The Oxford Nanopore MinION DNA sequencing device can produce large amounts of long sequences, typically several kilobases, within a few hours. This long read capacity was exploited to detect antimicrobial resistance genes (ARGs) in a large veterinary teaching hospital environment, and to assess their taxonomic origin, genetic organisation and association with mobilisation markers concurrently. Samples were collected on eight occasions between November 2016 and May 2017 (inclusive) in a longitudinal study. Nanopore sequencing was performed on total DNA extracted from the samples after a minimal enrichment step in broth. Many ARGs present in the veterinary hospital environment could potentially confer resistance to antimicrobials widely used in treating infections of companion animals, including aminoglycosides, extended-spectrum beta-lactams, sulphonamides, macrolides, and tetracyclines. High-risk ARGs, defined here as single or multiple ARGs associated with pathogenic bacterial species or with mobile genetic elements, were shared between the intensive care unit (ICU) patient cages, a dedicated laundry trolley and a floor cleaning mop-bucket. By contrast, a floor surface from an office corridor without animal contact and located outside the veterinary hospital did not contain such high-risk ARGs. Relative abundances of high-risk ARGs and co-localisation of these genes on the same sequence read were higher in the laundry trolley and mop bucket samples, compared to the ICU cages, suggesting that amplification of ARGs is likely to occur in the collection points for hospital waste. These findings have prompted the implementation of targeted intervention measures in the veterinary hospital to mitigate the risks of transferring clinically important ARGs between sites and to improve biosecurity practices in the facility.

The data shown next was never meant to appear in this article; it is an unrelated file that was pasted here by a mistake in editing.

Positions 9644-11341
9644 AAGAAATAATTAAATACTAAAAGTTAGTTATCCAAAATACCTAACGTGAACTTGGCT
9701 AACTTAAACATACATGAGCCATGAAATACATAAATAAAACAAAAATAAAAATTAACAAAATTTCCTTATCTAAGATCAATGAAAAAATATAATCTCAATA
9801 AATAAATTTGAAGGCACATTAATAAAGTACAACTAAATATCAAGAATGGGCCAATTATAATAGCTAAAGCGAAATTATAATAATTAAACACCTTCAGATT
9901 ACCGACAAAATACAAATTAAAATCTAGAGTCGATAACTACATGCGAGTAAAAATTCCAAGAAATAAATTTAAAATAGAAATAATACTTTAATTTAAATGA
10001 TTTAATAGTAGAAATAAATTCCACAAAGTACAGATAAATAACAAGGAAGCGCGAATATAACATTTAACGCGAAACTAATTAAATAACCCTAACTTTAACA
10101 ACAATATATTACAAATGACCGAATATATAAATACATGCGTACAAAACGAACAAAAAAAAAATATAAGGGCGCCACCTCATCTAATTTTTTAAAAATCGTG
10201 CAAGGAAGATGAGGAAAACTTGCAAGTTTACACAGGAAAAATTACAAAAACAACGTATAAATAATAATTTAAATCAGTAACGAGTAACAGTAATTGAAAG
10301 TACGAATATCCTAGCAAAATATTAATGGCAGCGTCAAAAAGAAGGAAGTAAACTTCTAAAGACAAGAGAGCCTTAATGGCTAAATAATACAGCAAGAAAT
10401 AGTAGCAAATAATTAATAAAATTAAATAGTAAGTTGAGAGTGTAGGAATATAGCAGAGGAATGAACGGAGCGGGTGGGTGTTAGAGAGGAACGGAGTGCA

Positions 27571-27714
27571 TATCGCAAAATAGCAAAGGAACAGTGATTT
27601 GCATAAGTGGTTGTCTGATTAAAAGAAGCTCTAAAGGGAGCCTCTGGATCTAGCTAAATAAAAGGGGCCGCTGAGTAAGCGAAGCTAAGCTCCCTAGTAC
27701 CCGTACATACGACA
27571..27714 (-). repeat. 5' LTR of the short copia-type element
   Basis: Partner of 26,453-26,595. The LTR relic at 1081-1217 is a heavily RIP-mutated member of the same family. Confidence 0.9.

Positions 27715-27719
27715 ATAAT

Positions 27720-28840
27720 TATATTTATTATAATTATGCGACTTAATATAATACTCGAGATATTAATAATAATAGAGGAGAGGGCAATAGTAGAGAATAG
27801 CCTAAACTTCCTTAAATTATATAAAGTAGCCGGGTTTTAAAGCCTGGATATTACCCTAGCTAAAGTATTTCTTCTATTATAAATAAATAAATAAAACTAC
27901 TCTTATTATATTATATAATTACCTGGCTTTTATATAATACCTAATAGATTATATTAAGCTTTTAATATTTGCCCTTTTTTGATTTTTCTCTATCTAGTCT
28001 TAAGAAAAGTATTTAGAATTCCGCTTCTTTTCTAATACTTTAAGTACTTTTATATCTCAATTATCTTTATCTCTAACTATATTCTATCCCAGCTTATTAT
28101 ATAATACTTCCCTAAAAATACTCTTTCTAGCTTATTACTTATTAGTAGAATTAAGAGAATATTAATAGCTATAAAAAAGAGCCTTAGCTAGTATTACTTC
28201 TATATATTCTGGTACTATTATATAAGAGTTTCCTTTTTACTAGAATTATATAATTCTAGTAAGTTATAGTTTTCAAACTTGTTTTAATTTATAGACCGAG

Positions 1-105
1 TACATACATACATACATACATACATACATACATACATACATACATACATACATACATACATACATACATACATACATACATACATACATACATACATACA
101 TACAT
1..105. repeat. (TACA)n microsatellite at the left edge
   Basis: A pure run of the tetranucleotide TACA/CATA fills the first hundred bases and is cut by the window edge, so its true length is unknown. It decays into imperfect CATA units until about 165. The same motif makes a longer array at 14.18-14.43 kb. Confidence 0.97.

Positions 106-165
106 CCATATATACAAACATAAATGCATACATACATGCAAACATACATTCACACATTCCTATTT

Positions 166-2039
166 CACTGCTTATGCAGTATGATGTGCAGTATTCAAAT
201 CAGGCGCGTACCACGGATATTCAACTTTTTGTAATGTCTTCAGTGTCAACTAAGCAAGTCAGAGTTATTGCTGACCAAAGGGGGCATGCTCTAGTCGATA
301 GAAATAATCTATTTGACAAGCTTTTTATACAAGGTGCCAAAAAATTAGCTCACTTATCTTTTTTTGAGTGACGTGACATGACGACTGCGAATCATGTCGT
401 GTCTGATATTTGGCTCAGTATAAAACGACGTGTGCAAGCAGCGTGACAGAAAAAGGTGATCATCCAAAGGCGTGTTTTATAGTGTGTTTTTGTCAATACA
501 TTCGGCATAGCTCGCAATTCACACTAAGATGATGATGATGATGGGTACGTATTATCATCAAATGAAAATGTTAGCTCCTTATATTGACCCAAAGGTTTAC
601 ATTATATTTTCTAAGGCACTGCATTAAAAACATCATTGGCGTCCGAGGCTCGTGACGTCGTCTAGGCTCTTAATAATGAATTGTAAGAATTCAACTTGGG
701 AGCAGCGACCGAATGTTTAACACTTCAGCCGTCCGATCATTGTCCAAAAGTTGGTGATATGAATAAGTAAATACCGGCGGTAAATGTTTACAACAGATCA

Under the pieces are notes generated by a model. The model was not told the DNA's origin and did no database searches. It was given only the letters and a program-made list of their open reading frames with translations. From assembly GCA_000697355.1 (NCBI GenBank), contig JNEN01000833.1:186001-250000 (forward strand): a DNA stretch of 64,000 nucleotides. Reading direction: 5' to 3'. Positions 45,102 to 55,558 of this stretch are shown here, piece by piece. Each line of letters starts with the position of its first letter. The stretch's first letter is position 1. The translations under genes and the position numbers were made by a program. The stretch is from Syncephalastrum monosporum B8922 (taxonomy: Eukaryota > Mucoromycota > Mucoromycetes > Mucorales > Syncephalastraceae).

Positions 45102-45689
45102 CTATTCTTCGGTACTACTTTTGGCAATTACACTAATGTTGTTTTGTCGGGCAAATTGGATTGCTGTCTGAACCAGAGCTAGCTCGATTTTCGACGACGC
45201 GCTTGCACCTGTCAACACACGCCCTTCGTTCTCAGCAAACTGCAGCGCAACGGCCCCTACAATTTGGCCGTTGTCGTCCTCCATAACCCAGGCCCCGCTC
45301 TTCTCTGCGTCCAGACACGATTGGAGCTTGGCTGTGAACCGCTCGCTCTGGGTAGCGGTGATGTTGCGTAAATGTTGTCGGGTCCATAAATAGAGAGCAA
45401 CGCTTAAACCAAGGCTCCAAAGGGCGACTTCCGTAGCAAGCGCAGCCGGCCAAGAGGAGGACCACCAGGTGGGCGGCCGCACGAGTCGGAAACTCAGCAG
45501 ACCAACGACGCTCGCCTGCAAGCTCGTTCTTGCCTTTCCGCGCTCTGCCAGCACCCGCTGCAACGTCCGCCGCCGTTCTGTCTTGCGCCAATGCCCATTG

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http://journals.plos.org/plosone/article?id=10.1371/journal.pone.0217600PLOS
http://www.ncbi.nlm.nih.gov/pmc/articles/PMC6542553PMC
February 2020

Genomic Island 1B Variant Found in a Sequence Type 117 Avian Pathogenic Escherichia coli Isolate.

mSphere 2019 05 22;4(3). Epub 2019 May 22.

The ithree institute, University of Technology Sydney, Ultimo, New South Wales, Australia